As I started thinking about various technology areas - networking, storage, cloud management, application development or usage (PaaS and SaaS) - it dawned on me that every one of those areas was under intense pressure to significantly change where it has been for the last 5-10 years. Technologies are always going through cycles of updates, but I can't remember a time when so many areas were going through potentially radical change at the same time.
- Do new applications (web, big data, etc.) mandate a reduction of network layers &/or a simplicity of deployment/operations?
- Where do custom ASICs belong in the Data Center vs. "merchant silicon" from Broadcom or Fulcom Technologies?
- Where do L4-7 services (Load-Balancing, Firewall, IDS/IPS, DLP) belong in these new architectures, and how should they be deployed (application-level, virtual appliances, physical appliances or integrated services in switches)?
- Are networks ready to be more automated? How broad or complex a "container" should be automated?
Storage: Virtualization rocked the storage world. 100%+ annual data growth is expanding the storage world. Big Data is making storage rethink data placement and caching capabilities. And Flash is turning storage economics completely upside down.
- The turbo-charging capabilities of FLASH (SSD, PCIe) can do amazing things to improve application performance, update metadata, eliminate bottlenecks. But where is the best place to put that capability? Should it reside in the server? Should it reside in the storage? Is it just a tier, or is it the core of the storage architecture? The answers are still to be determined. Some will be application specific, while others will change the architecture for broad usage models.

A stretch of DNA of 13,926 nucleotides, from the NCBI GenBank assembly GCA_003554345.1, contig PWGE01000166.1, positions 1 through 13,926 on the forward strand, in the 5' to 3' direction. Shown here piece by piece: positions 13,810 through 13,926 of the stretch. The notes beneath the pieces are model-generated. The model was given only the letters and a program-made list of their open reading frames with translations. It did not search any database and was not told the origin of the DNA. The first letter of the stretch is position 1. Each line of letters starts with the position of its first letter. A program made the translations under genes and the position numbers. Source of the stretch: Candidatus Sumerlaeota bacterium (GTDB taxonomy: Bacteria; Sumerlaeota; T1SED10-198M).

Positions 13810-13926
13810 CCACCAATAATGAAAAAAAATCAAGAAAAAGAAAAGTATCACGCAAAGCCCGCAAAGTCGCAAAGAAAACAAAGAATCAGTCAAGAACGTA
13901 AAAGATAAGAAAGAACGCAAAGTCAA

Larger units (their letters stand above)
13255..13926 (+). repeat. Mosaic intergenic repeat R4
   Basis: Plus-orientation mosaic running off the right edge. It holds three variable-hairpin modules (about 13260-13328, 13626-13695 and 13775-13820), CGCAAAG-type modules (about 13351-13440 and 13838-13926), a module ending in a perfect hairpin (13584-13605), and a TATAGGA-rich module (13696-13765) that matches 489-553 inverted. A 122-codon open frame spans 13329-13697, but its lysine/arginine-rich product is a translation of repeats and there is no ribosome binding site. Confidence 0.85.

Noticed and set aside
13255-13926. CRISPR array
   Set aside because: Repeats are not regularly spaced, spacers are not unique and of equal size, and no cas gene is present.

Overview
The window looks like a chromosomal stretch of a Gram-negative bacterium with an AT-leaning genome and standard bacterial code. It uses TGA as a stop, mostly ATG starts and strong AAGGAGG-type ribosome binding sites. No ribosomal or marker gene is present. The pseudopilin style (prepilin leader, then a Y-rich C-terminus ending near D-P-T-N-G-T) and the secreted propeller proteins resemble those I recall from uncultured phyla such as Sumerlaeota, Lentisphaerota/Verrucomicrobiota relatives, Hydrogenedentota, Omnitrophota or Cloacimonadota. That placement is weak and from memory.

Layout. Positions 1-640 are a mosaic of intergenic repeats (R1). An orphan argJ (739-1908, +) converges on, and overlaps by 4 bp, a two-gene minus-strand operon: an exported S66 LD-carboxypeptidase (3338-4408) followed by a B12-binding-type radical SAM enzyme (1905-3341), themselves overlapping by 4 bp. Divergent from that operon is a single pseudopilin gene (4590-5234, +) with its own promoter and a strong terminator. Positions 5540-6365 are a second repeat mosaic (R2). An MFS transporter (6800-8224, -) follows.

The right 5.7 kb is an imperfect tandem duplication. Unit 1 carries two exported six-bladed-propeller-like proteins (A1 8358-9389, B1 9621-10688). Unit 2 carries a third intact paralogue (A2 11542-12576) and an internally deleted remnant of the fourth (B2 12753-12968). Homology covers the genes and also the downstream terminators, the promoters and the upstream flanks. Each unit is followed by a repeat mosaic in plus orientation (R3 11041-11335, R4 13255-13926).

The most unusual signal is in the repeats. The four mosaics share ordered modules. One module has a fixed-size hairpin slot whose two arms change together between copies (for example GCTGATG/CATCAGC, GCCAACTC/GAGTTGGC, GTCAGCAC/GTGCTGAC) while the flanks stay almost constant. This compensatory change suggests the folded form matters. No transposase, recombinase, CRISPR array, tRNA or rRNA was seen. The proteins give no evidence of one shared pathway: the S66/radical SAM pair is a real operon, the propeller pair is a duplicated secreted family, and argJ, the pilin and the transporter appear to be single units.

- What is the on-going role for the SAN? High visibility outages such as Amazon AWS EBS and Big Data architectures using onboard DAS are looming large. Massive unstructured data growth is unlocking new value for business.
- Will OpenStack succeed, fail, stall or fork? This open-source project has the potential to become the LAMP stack of cloud management, if the community comes together in positive actions (some podcast discussions about OpenStack, here and here).
- How many CIOs will begin to leverage multi-cloud management to move from "managing budgets against 'no'" vs. making "yes" their default answer to all business and technology opportunities.
- Will we begin to see standardization of APIs between clouds or for specific cloud management functions, or are the industry still moving too fast to get bogged down in API standardization?
- How quickly will the PaaS revolution take off? With so many PaaS options today (Cloud Foundry, Heroku, OpenShift, Google AppEngine, Microsoft Azure, Amazon AWS, etc.), how quickly will consolidation happen?
- With Enterprises only having 15-30% of their budgets available to drive innovation, will they have the resources to adopt these new application and services models?
- How do Enterprises manage the transition from legacy environments to new environments?
- How do companies hire or transition the skill-sets needed for these new converged environments.
- Can vendors succeed in environments that are outside their core technology skills?
- How will the roles of Systems Integrators and Cloud Providers change to fill capability gaps?